If common sense saved us from the capital gains tax, then hopefully it'll save us from the excessive reaction to the Christchurch attack.
I laughed when I saw Winston Peters trying to explain that the demise of the tax wasn't really his idea, he muttered something about lack of public support, which of course is true. But his attempt to pretend that it wasn't him and him alone that finished it, will be exposed next year in the election campaign when he travels the country extolling the virtues of his party's moderating influence. Just listen out for phrases like "if it wasn't for New Zealand First, a capital gains tax would be a reality," or, "Labour wanted it, we didn't".
There will be similar lines about the Provincial Growth Fund, as they desperately fight to distance themselves from a Labour Party that has looked at times ill-prepared, disorganised, and ideologically driven as opposed to logically driven.
Which brings us to the Crusaders.
Our response to Christchurch seems to have been praised almost universally around the world.
Jacinda Ardern is a compassionate, likeable, engaging and open-hearted leader who perhaps in those dreadful days post March15 had the finest moments of her premiership, not just at that point in time, but most likely ever.
It was the part of the job she is a natural at.
But knowing when to move on is an art, and if there is a criticism in our response, it is the simple truth that we might just have spent too much time and too much energy not moving forward and the Crusaders debacle exemplifies this.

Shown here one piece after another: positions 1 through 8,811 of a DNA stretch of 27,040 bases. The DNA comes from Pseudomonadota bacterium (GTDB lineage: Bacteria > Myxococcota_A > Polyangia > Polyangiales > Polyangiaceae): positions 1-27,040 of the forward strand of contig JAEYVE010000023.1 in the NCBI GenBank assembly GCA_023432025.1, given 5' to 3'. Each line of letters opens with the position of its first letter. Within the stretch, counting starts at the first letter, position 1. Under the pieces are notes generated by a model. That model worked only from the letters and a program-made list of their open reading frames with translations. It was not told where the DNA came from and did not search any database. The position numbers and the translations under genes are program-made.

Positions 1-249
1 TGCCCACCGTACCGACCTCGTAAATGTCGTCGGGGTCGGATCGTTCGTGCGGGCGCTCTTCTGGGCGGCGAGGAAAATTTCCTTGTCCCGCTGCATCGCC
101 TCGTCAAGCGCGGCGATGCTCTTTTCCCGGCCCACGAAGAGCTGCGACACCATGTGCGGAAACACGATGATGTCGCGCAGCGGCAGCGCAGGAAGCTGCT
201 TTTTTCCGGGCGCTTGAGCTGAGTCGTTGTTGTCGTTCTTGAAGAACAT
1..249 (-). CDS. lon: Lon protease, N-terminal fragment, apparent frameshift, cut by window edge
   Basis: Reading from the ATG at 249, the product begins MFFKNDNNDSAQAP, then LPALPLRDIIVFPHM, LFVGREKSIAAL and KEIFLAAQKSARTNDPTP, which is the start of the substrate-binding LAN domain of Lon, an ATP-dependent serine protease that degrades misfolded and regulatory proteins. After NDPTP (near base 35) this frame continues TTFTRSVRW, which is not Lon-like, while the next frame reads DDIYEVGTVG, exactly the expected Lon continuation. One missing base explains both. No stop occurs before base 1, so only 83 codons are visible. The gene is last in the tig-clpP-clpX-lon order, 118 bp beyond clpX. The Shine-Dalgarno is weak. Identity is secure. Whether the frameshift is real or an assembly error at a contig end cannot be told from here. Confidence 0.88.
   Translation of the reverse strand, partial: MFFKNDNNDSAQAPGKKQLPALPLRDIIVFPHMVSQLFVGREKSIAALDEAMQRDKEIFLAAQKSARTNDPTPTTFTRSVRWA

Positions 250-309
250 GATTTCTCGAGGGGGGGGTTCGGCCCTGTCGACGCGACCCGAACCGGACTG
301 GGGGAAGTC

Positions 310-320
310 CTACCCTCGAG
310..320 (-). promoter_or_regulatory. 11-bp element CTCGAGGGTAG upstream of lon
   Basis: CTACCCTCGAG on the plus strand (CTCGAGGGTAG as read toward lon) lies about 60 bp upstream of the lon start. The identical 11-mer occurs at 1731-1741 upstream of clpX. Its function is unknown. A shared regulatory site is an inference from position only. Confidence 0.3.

No one — literally no one — was talking about the connection to the Crusaders, and religion, or history and what it may or may not mean.
The same way the Highlanders are a team, not marauding killers.
The Hurricanes are a team, not a massive destructive weather system.
The Chiefs are a team, not an insensitively, culturally inappropriately named mistake.
But despite that, we somehow, as part of the Christchurch reaction, busied ourselves looking for things to do, to somehow appease ourselves, or explain to ourselves how something could have gone so catastrophically wrong.
The gun reform seemed broadly supported, despite the fact we still don't know the cost, or the mechanisms of destruction, or how many guns will ever be handed in, versus not handed in.
The social media backlash turned out to be the virtue signalling waste of time we predicted.
Open letters from corporates, suspension of advertising from big business on digital platforms - who would've been more productive being leaders rather than spineless second guessers freaking out about what everyone thought of them - went exactly nowhere.
What too many failed to do, was learn from the overseas experiences.
Norway, post Anders Behring Breivik, actually used Breivik's name, published his manifesto, and held an open court case, and as a result felt they'd done the right thing.
We have done the opposite.
And with the Crusaders we have taken something that had nothing to do with a massacre, and decided to heap it on the pile of issues that must be addressed in such circumstances.
When I say "we" I don't mean me, or as it turns out (thank the good lord) the vast majority of everyday, regular New Zealanders who, if the people who ran this place were smart, would listen to more often.
Regular middle New Zealand has an unshakeable sense of right and wrong and what's logical and sensible and what isn't.
And changing the name of a rugby team for no result or purpose is one of those things we seem to agree on.
So why is it still a debate? Why is it still an option, why still, according to NZ Rugby, still likely?
Because those who make the calls in this country too often don't listen, forget logic, don't back themselves, and as a result make bad calls for politically correct reasons.
The poll on 1 News this week says it all, and is all the proof you need. Seventy-six per cent don't want the name changed.
We, the 76 per cent, are right.